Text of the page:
The initial poems in Perry Brass' first book, Sex-charge, give you an idea of what this is all about: Humor. Realism. Sex. Romance. Magic. In "The Zero Feeling", the poet recalls 3 am in a bar, when "every man looks so good you can eat the hairs out of his nave;." "Thoth", is an invovation to the Egyptian god who facilitates resurrection. The hysterical "Liz Meets Joan", tells you exactly what Joan Rivers' last words to Liz Taylor were during a momentous and mythical final meeting. Sex-charge itself is a paen to sex as a regenerate force that must ultimately be released. Sex defies control. It also channels energy and ultimately establishes order and calm.
As T.R. Witomski, the noted and often inflammatory writer says, Sex-charge is poetry for people who don't like poetry... it is elegantly written, moving and quite filthy at times." It is also never dull, often piquant, and very poignant.
In Sex-charge, Perry Brass has had to re-invent gay poetry. He has made it honest, sexy, and fun. He has taken it out of acadeics, and returned it to where poetry started: as performance, joke, ritual, incantation, and myth.He uses wild word plays (who can top "Dick Lips Quits the Doody Wops"?) and minces no words when talking about the charms of older men, younger men, or the vices of useless men in politics.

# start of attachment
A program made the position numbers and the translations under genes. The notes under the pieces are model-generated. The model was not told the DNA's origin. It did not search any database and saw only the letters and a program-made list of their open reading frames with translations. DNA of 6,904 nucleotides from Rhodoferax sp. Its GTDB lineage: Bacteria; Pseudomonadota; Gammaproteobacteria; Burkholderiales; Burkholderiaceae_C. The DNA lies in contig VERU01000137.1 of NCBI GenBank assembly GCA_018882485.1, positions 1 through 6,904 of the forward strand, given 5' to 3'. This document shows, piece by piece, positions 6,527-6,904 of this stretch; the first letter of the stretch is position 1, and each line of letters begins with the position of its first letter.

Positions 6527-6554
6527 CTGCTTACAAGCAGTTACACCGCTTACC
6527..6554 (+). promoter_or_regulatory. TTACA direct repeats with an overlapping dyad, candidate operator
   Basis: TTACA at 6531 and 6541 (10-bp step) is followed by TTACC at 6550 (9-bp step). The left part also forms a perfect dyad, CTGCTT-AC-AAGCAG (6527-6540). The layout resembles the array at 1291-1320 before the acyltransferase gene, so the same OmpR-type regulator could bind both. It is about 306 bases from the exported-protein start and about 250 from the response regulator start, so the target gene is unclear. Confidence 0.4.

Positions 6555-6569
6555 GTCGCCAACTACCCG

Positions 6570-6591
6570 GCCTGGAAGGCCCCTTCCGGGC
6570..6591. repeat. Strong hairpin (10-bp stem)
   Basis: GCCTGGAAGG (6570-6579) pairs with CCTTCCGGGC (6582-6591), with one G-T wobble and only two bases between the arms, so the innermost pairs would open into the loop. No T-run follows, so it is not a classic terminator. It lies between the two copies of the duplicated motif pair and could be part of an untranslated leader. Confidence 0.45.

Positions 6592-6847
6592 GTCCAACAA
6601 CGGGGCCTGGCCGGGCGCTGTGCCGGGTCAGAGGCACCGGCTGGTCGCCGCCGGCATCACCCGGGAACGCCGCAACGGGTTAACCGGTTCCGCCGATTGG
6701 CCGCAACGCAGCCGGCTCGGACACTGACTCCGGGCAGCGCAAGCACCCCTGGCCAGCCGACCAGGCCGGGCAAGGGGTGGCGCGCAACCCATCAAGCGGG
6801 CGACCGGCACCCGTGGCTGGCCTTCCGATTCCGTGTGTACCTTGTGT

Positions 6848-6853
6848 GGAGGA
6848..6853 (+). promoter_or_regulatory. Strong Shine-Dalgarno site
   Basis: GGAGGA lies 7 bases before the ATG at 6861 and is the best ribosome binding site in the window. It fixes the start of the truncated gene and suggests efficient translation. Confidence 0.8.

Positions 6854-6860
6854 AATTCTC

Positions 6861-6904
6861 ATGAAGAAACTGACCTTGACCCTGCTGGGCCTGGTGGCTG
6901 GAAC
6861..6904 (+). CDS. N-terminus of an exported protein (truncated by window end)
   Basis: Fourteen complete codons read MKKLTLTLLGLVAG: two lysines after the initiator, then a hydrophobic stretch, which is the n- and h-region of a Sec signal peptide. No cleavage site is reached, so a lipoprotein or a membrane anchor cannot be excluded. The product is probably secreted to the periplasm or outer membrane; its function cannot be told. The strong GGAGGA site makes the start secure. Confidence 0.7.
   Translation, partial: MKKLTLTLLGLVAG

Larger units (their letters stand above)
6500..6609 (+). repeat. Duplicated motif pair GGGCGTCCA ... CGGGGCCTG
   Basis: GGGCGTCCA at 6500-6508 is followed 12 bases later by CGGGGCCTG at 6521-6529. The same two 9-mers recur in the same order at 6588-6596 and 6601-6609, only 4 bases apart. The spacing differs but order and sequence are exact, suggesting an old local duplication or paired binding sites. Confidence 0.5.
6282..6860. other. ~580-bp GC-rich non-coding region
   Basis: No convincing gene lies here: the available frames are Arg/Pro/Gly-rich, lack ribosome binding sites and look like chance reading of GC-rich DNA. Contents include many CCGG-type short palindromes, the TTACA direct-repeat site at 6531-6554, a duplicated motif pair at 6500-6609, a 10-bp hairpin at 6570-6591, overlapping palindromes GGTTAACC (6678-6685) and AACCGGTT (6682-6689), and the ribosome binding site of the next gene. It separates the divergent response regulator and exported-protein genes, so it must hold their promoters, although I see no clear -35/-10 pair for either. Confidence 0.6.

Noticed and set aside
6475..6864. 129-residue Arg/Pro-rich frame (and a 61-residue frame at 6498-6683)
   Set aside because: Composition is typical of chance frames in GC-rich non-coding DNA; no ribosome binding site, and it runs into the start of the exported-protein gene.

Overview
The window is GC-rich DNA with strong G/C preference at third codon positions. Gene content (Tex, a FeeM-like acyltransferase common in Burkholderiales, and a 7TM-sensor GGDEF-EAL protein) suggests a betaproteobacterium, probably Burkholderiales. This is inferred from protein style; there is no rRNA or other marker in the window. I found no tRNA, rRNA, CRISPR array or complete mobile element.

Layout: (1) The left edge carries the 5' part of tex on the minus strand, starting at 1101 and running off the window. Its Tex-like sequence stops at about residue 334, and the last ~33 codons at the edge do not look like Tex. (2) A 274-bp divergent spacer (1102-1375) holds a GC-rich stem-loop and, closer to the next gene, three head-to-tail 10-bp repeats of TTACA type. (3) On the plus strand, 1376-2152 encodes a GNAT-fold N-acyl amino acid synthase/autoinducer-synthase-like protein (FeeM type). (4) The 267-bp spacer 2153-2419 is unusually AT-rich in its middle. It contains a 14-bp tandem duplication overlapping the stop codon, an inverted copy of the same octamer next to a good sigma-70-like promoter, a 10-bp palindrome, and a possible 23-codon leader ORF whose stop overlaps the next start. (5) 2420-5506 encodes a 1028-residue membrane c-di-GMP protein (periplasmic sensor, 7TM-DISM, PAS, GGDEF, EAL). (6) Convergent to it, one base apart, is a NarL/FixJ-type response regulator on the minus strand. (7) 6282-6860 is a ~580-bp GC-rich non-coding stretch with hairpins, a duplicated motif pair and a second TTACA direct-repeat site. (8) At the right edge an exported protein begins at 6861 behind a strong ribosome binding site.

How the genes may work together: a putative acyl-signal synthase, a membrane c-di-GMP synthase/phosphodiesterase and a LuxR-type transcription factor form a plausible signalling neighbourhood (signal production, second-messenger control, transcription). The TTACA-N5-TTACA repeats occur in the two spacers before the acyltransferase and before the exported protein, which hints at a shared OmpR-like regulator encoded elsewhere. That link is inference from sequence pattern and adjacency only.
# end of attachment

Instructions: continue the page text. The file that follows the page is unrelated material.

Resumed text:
Poetry here is a political act. An act both outrageous and exceptionally tender. Whether he is asking "Do Asholes Get Into Heaven?" or talking about the trials of a New Orleans transvestite bar hooker, Bras has given sex a necessary wink. IN these times when censorship has made our language itself into an act of defiance, the poet here makes sex into an act of identification with another and a merging of the spirits.
Included in the text of Sex-charge are photographs by Joe Ziolkowski. The photographs complement the text and speak to the same inner world of gay wonder and sensitivity.
Although Perry Brass was born in Savannah, Georgia, he has spent most of his adult life in or around New York. In 1969, he joined New York's gay Liberation Front, and was an editor of Come Out!, the first gay liberation newspaper. Later, in 1972, he was instrumental in forming th Gay Men's Health Project Clinic, the first health clinic specifically for gay men on the East Coast. His poetry, short stories, and essays have appeared in many magazines, papers, and anthologies, including The New York Connection, Christopher Street, New York Native, Alfred Hitchcock Magazine, The Male Muse, Mouth of the Dragon, and The Gay Liberation Book. His play NIght Chills won a Jane Chambers Internationl Gay Playwriting Award, and his two-man show, All Men, taken from twenty years of his writing, has been performed in many leading American cities.